Lyneir Richardson wears two hats, as an entrepreneur and an academic. Since 2014, he’s been executive director of Rutgers Business School’s Center for Urban Entrepreneurship and Economic Development, a program that supports women and people of color who are starting their own ventures. He’s also CEO of Chicago TREND, which offers financing and consulting to retail developers in Chicago’s low-income neighborhoods. Richardson’s career has been marked by highs and lows. Early on, he ran his own Chicago real estate firm that first prospered and then crashed. Next, he worked for one of America’s most prosperous REITs, but lost his job when the financial crisis battered the firm. Then came a stint as head of economic development for the city of Newark, NJ. In this interview, which has been edited and condensed, Richardson, 51, talks about what he learned from failure and why he believes African-American entrepreneurs should always make profits a priority.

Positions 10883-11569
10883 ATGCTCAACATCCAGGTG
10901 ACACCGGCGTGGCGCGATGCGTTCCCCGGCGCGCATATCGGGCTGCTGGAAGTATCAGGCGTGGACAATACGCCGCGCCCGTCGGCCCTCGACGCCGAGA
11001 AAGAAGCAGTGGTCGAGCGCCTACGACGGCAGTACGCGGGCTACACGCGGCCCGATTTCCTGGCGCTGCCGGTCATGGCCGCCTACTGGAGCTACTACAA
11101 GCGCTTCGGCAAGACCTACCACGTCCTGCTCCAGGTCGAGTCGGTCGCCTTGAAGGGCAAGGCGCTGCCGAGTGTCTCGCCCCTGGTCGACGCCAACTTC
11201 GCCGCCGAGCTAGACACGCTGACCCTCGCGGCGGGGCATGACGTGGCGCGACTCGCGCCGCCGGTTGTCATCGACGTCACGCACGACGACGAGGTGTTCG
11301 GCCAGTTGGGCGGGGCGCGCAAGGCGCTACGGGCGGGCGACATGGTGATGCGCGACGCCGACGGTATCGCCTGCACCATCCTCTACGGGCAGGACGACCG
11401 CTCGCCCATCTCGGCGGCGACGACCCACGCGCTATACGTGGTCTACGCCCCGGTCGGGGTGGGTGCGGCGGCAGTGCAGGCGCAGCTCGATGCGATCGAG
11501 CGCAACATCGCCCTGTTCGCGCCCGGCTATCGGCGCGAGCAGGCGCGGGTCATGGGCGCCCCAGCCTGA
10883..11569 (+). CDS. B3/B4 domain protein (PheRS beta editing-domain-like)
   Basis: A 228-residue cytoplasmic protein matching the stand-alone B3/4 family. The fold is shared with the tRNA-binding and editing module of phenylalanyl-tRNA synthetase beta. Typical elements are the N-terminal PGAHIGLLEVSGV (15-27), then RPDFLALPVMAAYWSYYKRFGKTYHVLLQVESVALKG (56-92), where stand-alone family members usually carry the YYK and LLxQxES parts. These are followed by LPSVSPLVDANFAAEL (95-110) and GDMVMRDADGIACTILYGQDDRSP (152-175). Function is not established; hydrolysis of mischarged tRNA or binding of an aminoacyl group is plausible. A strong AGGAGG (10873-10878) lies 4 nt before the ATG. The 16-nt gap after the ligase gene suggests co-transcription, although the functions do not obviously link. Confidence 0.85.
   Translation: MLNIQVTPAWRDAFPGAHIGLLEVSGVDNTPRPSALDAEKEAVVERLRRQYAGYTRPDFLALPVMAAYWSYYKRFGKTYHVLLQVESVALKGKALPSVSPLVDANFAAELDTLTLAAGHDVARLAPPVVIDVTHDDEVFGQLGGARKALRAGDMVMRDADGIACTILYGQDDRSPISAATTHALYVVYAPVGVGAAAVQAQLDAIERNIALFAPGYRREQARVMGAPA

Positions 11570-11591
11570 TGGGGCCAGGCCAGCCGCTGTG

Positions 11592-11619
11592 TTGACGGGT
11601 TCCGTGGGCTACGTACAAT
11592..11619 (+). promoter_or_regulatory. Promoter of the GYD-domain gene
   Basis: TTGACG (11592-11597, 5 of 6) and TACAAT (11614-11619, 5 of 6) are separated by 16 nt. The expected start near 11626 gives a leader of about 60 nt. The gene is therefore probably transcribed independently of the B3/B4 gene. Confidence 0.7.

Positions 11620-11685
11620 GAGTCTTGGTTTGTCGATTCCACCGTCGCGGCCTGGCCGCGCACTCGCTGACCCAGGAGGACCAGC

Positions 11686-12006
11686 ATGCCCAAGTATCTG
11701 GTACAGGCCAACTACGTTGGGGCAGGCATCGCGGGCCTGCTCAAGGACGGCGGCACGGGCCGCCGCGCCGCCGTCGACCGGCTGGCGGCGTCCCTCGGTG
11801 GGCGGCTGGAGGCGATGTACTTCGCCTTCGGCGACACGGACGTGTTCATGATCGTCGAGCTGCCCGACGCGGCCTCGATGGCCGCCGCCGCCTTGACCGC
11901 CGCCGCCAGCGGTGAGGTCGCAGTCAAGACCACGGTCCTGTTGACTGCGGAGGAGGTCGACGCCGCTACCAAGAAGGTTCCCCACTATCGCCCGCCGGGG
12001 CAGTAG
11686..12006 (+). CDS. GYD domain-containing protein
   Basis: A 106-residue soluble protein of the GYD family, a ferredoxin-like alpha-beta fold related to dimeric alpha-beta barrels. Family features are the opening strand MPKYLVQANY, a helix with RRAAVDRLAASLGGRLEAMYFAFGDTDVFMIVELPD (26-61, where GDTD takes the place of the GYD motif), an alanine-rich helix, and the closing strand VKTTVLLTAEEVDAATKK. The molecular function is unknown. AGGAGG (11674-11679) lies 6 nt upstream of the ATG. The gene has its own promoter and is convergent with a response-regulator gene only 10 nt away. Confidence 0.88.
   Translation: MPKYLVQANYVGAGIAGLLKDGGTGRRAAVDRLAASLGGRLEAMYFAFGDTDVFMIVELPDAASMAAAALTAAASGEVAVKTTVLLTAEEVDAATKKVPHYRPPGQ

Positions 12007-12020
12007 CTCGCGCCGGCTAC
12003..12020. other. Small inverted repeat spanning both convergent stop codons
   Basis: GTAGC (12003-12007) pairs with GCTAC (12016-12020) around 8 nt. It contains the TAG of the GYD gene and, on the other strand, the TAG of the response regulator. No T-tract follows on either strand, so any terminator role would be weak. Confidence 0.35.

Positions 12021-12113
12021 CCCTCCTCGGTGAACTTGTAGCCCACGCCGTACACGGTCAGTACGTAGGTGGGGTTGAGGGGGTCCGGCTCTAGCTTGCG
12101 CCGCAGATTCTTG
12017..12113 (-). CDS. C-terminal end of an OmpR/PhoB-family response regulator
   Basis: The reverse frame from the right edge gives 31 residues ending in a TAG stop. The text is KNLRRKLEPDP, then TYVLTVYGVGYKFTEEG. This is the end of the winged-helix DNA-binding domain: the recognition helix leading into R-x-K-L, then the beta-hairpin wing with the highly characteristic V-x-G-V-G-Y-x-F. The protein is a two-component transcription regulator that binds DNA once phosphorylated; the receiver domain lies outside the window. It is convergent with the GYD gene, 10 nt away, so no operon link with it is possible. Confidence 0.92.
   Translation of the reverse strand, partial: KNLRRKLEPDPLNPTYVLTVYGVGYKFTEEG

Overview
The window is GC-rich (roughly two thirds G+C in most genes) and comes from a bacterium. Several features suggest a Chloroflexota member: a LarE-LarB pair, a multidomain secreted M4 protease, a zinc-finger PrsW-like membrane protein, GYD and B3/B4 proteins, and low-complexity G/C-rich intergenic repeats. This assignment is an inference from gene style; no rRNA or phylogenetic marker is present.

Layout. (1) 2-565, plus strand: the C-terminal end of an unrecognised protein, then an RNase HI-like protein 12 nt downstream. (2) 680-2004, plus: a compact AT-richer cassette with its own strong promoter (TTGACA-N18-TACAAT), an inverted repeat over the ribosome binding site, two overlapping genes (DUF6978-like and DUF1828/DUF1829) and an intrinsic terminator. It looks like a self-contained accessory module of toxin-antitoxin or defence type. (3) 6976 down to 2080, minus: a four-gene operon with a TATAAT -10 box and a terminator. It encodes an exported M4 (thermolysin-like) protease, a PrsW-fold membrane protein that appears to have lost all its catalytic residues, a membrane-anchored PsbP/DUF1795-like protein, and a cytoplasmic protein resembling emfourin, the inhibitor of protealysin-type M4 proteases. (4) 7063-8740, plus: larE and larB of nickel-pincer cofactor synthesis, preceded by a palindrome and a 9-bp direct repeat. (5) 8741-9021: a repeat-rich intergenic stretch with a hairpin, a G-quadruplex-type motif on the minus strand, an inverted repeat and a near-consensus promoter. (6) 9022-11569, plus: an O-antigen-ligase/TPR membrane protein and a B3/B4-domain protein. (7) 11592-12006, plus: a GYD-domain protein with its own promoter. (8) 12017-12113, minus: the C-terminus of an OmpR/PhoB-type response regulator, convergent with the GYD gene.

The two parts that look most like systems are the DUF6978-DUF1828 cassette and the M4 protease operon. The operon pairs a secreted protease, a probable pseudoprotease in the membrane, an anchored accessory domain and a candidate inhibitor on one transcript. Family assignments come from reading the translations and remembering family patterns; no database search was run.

Susan Adams: Tell me about your background.
Lyneir Richardson: I grew up on the west side of Chicago. My parents owned a bar. Neither of them went to college but they made sure I did. I went to Bradley University, a small liberal arts school in Peoria. I applied to every law school in Illinois and I got into the University of Chicago, where I learned the power of an elite school. I remember the first trimester feeling like I was in the club when they called on the person next to me and it was a Scalia, the Supreme Court Justice’s son.
Adams: What did you do after law school?
Richardson: I had worked summers at a big firm, Mayer, Brown & Platt, where I learned early on that if you could generate business, you could make partner. Most of the minority lawyers didn’t have access to the right people, they didn’t vacation with them, they didn’t have the deep family connections. I did not have those connections, period. So after law school I went to a bank where I would be closer to capital.
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